There's something about card decks with their suites and numbers and the potential for interpreting their symbolism in archetypal ways. Jung, famously, was fascinated by the Tarot, as was Christian novelist Charles Williams (see the novel The Greater Trumps). Many gamers have been likewise captivated. The first cards that appeared in D&D, to my knowledge, were the magical Deck of Many Things (in game). Later, cards appeared both in game and with physical decks at the table. The Ravenloft campaign setting had the Tarot-inspired Tarokka deck to do character readings, and Paizo has followed up with the Harrow deck for the Golarion setting. (I can testify from experience that this deck makes a very fun addition to role-playing. It's available for sale here.)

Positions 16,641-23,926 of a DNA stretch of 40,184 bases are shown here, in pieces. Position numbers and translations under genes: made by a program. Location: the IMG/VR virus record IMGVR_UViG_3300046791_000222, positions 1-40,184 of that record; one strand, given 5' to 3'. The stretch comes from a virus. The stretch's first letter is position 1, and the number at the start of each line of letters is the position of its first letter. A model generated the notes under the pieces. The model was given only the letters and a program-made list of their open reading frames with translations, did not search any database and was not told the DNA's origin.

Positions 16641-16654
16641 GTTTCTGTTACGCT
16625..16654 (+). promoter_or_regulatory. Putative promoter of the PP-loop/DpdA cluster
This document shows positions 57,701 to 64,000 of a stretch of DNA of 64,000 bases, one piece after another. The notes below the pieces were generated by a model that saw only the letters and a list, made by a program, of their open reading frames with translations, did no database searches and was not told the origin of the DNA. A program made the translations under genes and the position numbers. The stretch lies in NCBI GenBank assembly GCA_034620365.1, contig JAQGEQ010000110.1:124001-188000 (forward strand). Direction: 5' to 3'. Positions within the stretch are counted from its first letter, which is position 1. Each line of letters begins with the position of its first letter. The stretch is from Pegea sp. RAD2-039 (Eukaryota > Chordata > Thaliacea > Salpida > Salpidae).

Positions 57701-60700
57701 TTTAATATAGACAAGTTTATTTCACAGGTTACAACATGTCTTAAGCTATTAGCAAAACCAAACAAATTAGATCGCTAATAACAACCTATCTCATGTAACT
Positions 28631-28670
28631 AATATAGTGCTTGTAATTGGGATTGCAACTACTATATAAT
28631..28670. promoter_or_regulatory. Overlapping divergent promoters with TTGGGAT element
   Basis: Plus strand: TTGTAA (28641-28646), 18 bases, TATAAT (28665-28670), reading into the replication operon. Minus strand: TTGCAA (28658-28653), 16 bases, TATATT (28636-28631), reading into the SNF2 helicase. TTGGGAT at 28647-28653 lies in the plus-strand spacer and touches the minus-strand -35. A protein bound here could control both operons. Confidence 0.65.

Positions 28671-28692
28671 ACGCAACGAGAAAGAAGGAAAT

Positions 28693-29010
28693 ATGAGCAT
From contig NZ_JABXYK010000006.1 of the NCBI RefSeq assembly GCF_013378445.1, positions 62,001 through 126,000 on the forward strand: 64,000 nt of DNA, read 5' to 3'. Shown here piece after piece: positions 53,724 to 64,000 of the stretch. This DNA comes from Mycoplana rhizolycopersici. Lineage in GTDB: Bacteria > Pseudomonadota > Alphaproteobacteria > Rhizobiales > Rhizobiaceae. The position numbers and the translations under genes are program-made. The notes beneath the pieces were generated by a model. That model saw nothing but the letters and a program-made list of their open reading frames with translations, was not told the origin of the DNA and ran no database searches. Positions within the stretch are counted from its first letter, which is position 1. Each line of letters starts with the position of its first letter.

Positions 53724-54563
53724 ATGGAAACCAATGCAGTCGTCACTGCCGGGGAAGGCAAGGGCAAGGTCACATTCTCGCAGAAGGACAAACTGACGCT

|A Harrow Card|
Note: The method was made with my own evolving house rules of classical D&D in mind, so primary attributes will not be what you are used to. I assigned one of the four classic races to each suite and one of the four classic classes to each suite, and each race and each class have their own primary attributes (except human which gets the free choice of a racial primary attribute and halfling and thief which both share dexterity.)
I hope that these may be of some interest to others, so it's time to step away from hording gaming material other than flavor away and risking a little sharing. Though it's late, from where I am, I can still wish you a merry Mythopoeic Monday.